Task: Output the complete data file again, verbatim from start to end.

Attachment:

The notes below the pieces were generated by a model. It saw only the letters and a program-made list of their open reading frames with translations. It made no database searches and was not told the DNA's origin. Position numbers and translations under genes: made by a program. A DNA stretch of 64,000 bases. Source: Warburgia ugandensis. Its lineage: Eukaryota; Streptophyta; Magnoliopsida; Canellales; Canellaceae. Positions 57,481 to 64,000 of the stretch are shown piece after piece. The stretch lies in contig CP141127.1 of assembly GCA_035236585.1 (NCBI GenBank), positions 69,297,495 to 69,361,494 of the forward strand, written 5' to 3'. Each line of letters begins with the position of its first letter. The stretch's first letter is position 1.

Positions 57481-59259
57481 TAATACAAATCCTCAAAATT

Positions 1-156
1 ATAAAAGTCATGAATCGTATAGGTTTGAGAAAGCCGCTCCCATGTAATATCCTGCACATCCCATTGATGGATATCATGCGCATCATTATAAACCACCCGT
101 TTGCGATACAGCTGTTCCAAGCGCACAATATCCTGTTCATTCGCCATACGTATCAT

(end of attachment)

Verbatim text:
The notes below the pieces were generated by a model. It saw only the letters and a program-made list of their open reading frames with translations. It made no database searches and was not told the DNA's origin. Position numbers and translations under genes: made by a program. A DNA stretch of 64,000 bases. Source: Warburgia ugandensis. Its lineage: Eukaryota; Streptophyta; Magnoliopsida; Canellales; Canellaceae. Positions 57,481 to 64,000 of the stretch are shown piece after piece. The stretch lies in contig CP141127.1 of assembly GCA_035236585.1 (NCBI GenBank), positions 69,297,495 to 69,361,494 of the forward strand, written 5' to 3'. Each line of letters begins with the position of its first letter. The stretch's first letter is position 1.

Positions 57481-59259
57481 TAATACAAATCCTCAAAATT

Positions 1-156
1 ATAAAAGTCATGAATCGTATAGGTTTGAGAAAGCCGCTCCCATGTAATATCCTGCACATCCCATTGATGGATATCATGCGCATCATTATAAACCACCCGT
101 TTGCGATACAGCTGTTCCAAGCGCACAATATCCTGTTCATTCGCCATACGTATCAT